The survey found that only 4% of the respondents had their daughters vaccinated, 38% said they were considering to let their daughters have the vaccination and the remaining 59% said their daughters did not have the vaccination. Among those whose daughters have been vaccinated and those who said they were considering letting their daughters have it, 71% said it was because “parents are responsible for protecting their daughters’ health” and 70% said that they hoped “to reduce their daughters’ risks of cervical cancer and other HPV associated diseases”. Conversely, among those whose daughters have not been vaccinated 46% said “more information about HPV vaccine is needed before making a decision”, 41% had “concerns about the vaccine’s side effects”; and 30% cited “cost concern” and 29% cited “the vaccine is not 100% effective in preventing cervical cancer” as the reasons for not having their daughters vaccinated.

Dr. Fan said, “The results reflect that despite their concern about their daughters’ health and willingness to take effective preventive methods to protect them from cervical cancer, many mothers wished to have more information about the vaccine to help them decide whether or not their daughters should be vaccinated. Therefore, we call on healthcare providers to step up public education about the HPV vaccine in order to facilitate people to make informed decisions.”

The survey also found 45% of the respondents answered correctly that the effectiveness of HPV vaccine could reach 70%, while about 34% of respondents mistakenly thought its effectiveness was higher. 58% of the mothers knew that even after receiving HPV vaccination, women still needed to have regular pap tests. Among this group, 68% said it was because “the vaccine is not 100% effective in preventing cervical cancer” and 64% pointed out that “Pap tests can help detect cervical abnormalities early”. Nevertheless, 88% of all mothers polled said they would suggest their daughters to have regular pap tests after they were 25 years old and started sexual activities.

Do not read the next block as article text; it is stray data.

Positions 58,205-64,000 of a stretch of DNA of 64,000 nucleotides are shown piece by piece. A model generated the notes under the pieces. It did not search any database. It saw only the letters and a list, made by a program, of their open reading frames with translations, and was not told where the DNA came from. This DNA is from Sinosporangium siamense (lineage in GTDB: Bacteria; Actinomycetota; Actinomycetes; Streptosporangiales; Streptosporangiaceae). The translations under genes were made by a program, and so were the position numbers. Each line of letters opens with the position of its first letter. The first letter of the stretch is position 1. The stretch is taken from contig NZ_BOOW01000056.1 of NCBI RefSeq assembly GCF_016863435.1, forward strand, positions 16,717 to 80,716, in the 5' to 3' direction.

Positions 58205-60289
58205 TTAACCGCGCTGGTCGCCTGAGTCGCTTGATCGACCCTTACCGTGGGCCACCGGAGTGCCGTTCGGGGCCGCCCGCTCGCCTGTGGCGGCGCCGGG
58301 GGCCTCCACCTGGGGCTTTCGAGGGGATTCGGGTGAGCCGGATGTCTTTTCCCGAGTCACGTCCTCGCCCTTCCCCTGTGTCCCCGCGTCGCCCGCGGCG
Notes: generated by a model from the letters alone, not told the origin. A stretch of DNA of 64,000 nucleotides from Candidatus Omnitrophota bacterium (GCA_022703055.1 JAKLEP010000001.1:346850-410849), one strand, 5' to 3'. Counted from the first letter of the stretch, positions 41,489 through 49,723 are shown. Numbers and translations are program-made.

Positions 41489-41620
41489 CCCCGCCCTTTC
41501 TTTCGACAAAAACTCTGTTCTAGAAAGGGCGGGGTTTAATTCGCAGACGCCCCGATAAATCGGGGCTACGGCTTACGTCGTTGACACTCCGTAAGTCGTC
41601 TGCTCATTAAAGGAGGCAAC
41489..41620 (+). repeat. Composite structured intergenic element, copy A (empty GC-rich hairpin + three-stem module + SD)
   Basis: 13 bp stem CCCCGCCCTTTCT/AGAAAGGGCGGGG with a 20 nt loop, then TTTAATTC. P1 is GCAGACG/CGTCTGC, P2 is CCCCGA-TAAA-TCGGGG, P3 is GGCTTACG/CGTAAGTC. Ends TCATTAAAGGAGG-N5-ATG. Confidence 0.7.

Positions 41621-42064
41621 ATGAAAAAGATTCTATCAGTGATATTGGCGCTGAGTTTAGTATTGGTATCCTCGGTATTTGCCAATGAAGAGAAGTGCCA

Dr. Fan stressed that all women who had ever had sex, irrespective of whether they had received HPV vaccination or not, should have regular pap tests, and the survey results highlighted the need to promote awareness of this among mothers. She also called on parents to start sexuality education to their children when young, and particularly to teach their daughters about cervical cancer and its prevention.

According to Dr Shum Po Ying of FPAHK’s Youth Health Care Service, a total of almost 6,000 unmarried women under the age of 26 had Pap tests at FPAHK’s three Youth Health Care Centres last year. Since the availability of the HPV vaccine in 2007, 364 and 768 young women received it in 2007 and 2008 respectively. Sharing her experience, Dr. Shum said common concerns about HPV vaccine raised by parents were its side effects, effectiveness, duration of protection, cost and the time schedule of getting the second and third injections.

Dr Shum said that at FPAHK, doctors would assess the suitability of HPV vaccination for individual clients and explain in detail the vaccine’s effectiveness, side effects, injection schedule, duration of protection and cost, etc. Moreover they would remind clients that even after the vaccination, they still needed to have regular pap tests once they reached 25 years old and started sexual intercourse in order to effectively prevent cervical cancer.